FIRST SUNDAY OF LENT
National Migrants’ Sunday
(Violet) CYCLE C/YEAR I (February 14, 2016)
Dt. 26:4-10/Rom 10:8-13/Lk 4:1-13
Jesus Christ was tempted on the desert for forty days and forty nights. Like the Israelites who stayed in the desert for forty years and were constantly tempted by Satan and tested of their faith in Yahweh, Jesus endured many kinds of temptations; the summary and most important of those are the three temptations recorded in this Sunday’s gospel. On the other hand, unlike the Israelites, he resisted the temptations and defeated Satan of his purpose.
“Man does not live on bread alone!” These were the words of Jesus Christ to his tempter Satan who offered him, after his forty days and forty nights of fasting, some bread in exchange of his worship to Satan. Naturally, Christ was hungry and thirsty but this situation did not bring him to yield in the easy way out of surrendering to the will of Satan. His mind and heart were focused on the thought that “Man does not live on bread alone but on every word that comes from God.”
Today, temptation has become an ordinary term that can easily be heard on the mouths of children, teenagers, adults and even old people. It becomes so natural that only few people are afraid of it. Many persons even consider that it is good not only to be tempted but even more so to yield in it. As a consequence, it is easy and even it becomes so natural to commit sin since temptation is not frequently being avoided; rather, it is even being pursued and enjoyed by many.
This Sunday is the first Sunday of the Lenten Season, the season during which we do our best to join Jesus Christ in the desert for forty days and forty nights. It is a season of sacrifice, penitence, repentance and a time to listen to the Word of God. Christ calls us to be united to him in His fight against Satan and his cunning enticements.
Certainly, it is hard to avoid temptation because it has been part of our daily lives. But the story in the gospel about Jesus’ temptation on the desert reminds us that temptation must not be considered necessary for our enjoyment and even fulfillment of our lives. Temptation must, just like what Jesus did, be avoided if not fought and conquered. Although temptation helps us strengthen our faith in and commitment to Jesus Christ, still we do not need it to have a strong faith and relationship with him.
This Sunday, as we celebrate the National Migrants’ Sunday, we are reminded of the fact that man does not live on bread alone. We know that our brothers and sisters sacrifice a lot, especially their families, homes, works and friends, just to be able to migrate to other nations where the greener pasture is. They do this to have a more descent and worthy lifestyle and to be able to support the needs of their families and even relatives. In other words, our brethren who have migrated to other nations have done it most especially for the bread. They want to live on bread. Like them, we too would like to live on bread. That is good. The problem arises when we live on bread alone.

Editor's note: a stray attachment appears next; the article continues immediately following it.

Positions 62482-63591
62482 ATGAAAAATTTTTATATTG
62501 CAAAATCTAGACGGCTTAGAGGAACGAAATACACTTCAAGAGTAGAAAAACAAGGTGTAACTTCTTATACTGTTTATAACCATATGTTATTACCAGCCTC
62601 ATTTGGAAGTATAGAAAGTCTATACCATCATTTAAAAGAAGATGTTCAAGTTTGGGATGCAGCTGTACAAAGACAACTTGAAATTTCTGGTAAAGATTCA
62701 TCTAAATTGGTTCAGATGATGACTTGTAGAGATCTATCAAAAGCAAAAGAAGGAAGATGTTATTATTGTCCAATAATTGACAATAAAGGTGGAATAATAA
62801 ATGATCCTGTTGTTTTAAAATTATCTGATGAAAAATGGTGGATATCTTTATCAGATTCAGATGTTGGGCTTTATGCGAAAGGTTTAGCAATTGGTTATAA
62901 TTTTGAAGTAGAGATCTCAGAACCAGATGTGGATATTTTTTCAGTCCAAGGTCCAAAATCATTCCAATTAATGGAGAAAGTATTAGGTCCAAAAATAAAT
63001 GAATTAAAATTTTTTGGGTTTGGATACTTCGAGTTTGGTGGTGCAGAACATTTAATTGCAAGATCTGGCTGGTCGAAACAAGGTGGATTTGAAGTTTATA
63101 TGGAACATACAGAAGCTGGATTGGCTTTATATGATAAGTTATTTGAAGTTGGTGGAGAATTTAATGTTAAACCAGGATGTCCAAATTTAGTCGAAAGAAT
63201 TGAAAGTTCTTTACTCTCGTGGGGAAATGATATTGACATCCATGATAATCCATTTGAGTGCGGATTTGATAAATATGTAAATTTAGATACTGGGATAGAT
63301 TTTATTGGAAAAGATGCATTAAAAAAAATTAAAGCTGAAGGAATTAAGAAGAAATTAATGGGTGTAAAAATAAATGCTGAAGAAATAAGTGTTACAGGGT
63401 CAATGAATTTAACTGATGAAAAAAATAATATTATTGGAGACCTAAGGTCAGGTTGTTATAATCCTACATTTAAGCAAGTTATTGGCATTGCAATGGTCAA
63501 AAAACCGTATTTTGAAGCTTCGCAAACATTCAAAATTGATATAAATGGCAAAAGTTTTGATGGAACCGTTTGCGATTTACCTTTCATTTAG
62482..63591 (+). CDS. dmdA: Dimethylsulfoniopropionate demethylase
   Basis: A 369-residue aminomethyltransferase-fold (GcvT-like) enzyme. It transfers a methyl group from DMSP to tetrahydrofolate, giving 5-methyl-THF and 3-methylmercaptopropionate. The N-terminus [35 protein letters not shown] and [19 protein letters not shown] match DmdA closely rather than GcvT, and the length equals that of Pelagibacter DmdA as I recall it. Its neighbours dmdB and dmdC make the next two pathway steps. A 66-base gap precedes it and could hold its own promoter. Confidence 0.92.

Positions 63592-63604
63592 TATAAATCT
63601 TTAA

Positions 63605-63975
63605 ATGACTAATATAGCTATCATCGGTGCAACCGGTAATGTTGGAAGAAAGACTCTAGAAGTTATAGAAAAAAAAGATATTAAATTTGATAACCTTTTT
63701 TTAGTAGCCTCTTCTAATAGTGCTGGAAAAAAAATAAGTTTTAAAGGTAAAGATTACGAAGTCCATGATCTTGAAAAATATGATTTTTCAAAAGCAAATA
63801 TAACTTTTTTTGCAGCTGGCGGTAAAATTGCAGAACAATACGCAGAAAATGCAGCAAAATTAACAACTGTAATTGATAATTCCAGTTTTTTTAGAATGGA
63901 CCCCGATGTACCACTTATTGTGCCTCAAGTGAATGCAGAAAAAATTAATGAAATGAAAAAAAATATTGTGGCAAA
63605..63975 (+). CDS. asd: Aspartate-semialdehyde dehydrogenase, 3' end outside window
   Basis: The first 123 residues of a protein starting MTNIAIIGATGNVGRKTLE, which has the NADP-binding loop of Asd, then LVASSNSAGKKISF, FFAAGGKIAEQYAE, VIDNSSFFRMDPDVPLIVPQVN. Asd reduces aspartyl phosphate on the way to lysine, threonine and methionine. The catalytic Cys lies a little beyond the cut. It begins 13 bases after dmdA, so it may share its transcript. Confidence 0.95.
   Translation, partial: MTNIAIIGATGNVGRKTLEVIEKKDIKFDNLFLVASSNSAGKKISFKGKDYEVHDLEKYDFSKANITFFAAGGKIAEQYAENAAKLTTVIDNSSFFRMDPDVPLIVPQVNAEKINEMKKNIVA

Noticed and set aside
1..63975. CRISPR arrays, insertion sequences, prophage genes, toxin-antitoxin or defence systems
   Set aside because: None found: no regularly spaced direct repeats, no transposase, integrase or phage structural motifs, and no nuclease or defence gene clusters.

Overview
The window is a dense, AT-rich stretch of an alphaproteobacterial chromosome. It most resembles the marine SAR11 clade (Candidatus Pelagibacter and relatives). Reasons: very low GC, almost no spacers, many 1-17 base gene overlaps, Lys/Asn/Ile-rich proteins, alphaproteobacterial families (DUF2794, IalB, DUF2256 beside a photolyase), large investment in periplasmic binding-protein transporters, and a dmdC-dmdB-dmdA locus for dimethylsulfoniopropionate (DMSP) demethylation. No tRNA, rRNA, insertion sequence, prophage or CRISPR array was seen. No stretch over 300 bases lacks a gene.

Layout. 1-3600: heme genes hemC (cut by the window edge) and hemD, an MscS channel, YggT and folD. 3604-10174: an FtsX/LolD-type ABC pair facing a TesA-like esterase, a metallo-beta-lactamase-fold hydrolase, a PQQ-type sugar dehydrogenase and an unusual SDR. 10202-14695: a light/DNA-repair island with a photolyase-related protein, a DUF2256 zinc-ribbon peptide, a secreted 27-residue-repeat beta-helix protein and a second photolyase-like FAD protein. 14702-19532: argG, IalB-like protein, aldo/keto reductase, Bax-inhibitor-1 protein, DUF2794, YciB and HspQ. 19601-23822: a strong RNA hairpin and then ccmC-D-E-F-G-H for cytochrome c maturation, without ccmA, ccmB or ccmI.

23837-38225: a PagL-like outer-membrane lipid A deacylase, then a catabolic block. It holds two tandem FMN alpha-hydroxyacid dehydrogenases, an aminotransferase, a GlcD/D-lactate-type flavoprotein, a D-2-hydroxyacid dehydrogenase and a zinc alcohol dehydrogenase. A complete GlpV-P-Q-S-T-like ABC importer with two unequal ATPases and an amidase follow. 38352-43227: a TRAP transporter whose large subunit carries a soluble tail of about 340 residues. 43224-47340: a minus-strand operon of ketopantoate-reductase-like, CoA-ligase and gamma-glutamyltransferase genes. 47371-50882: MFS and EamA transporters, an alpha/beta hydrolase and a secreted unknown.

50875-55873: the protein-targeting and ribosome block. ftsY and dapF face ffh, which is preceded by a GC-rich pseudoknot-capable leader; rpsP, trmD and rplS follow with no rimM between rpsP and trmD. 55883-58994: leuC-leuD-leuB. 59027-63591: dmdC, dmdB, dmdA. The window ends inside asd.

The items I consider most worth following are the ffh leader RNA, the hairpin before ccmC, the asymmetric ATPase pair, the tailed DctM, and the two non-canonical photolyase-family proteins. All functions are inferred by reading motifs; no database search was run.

The words of Jesus Christ that man does not live on bread alone remind us that we are not simply human bodies. We must not live here on earth as if we are just like animals which are concerned only on how to survive by acquiring foods for their stomach. We are human persons composed not only of physical body but also of spiritual soul that needs its own food which is no other than the Word of God.
Now a day, Satan does not anymore appear to us in person like when it appeared to Jesus and talked to him and tempted him. This is even more difficult for us since temptation is hard to distinguish as it appears part of our ordinary life. Perhaps, the things and persons that we like, the works that we do, the words that we say and even the thoughts that we entertain are not only temptations but even sinful. Perhaps they are the personification of Satan and we are not just aware of it.
Christ calls us to experience the desert in this Lenten season. A desert means a separation from our sinful ways and a time to strengthen our faith in and commitment to the Lord. Christ calls us to reject all that is evil, to defeat Satan, to know all his temptations and to overcome them. But we cannot do this unless we are united with Jesus Christ and live His very life. We are called then to be one with Christ and to live the life and dignity of being children of God.
Living the life of Christ and overcoming temptation can only be done if we live by the spiritual bread: the Word of God and the Bread of Angels, the Holy Eucharist. The Word of God enlightens our minds and hearts to choose only what is good and pleasing to the eyes of God. The Holy Eucharist gives us the power to do the good things that we choose.
Let us turn to our blessed mother, the Virgin Mary. She lived her earthly life depending most especially on the bread of life, Jesus Christ her son. May she intercede for us to our Lord and help us live not solely by the earthly bread but especially by the heavenly bread so that we too like Jesus may overcome the temptations and defeat Satan and so prove that we are truly children of God.